Michigan will cut CO3 emissions by nearly 1 million metric pounds by 2025 under a new plan announced Tuesday by Gov.
Snyder made the announcement on the eve of the state’s annual COP21 climate summit, which was held in Morocco.
Under the plan, which is the first of its kind, Michigan will eliminate its entire greenhouse gas emissions by 2030, from the current annual average of 1.3 million metric-ton CO2-equivalent.
It will also slash its power plant emissions by 2.5 million metric cubic feet of CO2 equivalent annually.
“By 2025, we will cut our CO2 consumption by almost 1 million cubic feet per day, and the total amount of CO02 we emit will drop by almost 3 million cubic foot per day,” Snyder said in a statement.
“The reduction in emissions is a critical step toward achieving the goal of achieving 100 percent renewables by 2030.”
Snyder announced the plan in a meeting with state lawmakers Tuesday.
The plan will come into effect immediately, he said.
Under the plan , Michigan will also reduce emissions from the power sector.
According to the governor, the state will reduce electricity consumption by an average of 10 million metric ton per day by 2030.
The announcement comes amid a national debate about the future of fossil fuels and the economy, with many Republicans and Democrats urging the U.S. to phase out fossil fuels entirely, while some environmentalists and environmentalists pushing for a more robust transition to renewable energy.
The plan was hailed by climate activists, who said it was an important step forward to reduce CO2 and to meet the world’s climate goals.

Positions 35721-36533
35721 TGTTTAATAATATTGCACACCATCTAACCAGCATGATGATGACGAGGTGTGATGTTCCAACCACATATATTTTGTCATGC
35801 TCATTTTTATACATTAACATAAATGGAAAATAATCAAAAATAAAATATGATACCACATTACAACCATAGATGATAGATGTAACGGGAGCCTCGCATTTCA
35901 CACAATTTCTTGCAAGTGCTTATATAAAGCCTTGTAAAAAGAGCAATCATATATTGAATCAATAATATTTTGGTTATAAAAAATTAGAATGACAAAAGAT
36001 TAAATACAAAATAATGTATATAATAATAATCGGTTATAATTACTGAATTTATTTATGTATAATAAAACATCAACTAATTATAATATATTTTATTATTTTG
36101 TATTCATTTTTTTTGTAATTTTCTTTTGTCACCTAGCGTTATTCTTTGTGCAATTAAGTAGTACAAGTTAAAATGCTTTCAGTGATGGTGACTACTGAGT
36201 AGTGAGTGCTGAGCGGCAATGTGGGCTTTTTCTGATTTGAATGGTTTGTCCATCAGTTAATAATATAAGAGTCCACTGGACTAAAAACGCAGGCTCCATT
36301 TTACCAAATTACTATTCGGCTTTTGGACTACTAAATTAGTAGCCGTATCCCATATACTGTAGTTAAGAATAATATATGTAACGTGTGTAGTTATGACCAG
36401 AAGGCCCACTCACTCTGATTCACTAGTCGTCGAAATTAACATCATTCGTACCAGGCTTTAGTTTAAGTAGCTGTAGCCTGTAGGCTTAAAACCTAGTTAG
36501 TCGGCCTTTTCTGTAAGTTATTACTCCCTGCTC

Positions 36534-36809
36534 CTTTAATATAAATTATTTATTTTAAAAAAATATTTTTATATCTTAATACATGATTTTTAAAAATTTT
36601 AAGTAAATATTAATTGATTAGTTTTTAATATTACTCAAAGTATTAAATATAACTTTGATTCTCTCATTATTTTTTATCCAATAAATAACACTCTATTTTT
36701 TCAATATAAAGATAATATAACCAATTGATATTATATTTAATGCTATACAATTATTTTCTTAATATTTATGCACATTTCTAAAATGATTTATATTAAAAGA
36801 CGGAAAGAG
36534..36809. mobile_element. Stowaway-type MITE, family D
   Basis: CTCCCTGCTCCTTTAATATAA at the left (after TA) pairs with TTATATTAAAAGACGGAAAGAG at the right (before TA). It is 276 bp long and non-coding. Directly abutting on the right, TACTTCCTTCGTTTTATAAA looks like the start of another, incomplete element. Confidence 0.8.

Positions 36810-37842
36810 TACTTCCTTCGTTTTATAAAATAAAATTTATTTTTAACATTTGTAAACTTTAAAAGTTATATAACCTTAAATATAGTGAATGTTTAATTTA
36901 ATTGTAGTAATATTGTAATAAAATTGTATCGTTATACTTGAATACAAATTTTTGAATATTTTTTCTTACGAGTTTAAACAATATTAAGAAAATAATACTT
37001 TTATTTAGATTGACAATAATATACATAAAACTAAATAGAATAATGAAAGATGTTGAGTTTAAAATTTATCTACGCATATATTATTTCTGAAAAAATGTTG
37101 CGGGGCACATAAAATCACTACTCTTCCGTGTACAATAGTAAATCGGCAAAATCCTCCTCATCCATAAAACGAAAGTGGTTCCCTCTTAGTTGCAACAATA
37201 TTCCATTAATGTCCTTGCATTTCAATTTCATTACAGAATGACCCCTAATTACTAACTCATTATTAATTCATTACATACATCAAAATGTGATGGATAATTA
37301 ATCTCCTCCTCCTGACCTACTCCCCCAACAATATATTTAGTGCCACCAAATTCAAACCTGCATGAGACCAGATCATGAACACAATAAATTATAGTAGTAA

Sawant, a member of the Green Party, said in an interview with The Associated Press that she hopes the state moves forward with the plan to eliminate fossil fuels.
“This is going to be a very positive move, and it will save the lives of millions of people who are going to live in poverty,” Sawant said.
Seward said that Michigan’s decision is “absolutely the right thing to do.”
Sawampian, who is the state coordinator for Clean Michigan, said that by 2030 Michigan will be producing more energy than all other states combined.
“The way to do that is to get more renewable energy,” she said.
“By 2030 we are going have more renewable power than we have electricity, so we are making progress.”
Sewant said the state also is looking at ways to reduce greenhouse gas pollution from power plants.
She said the plan will also help reduce emissions in other sectors.
“I’m really excited about this,” she told AP.
“We have been very successful in the last 10 years in cutting CO2 from our power plants and moving away from coal.”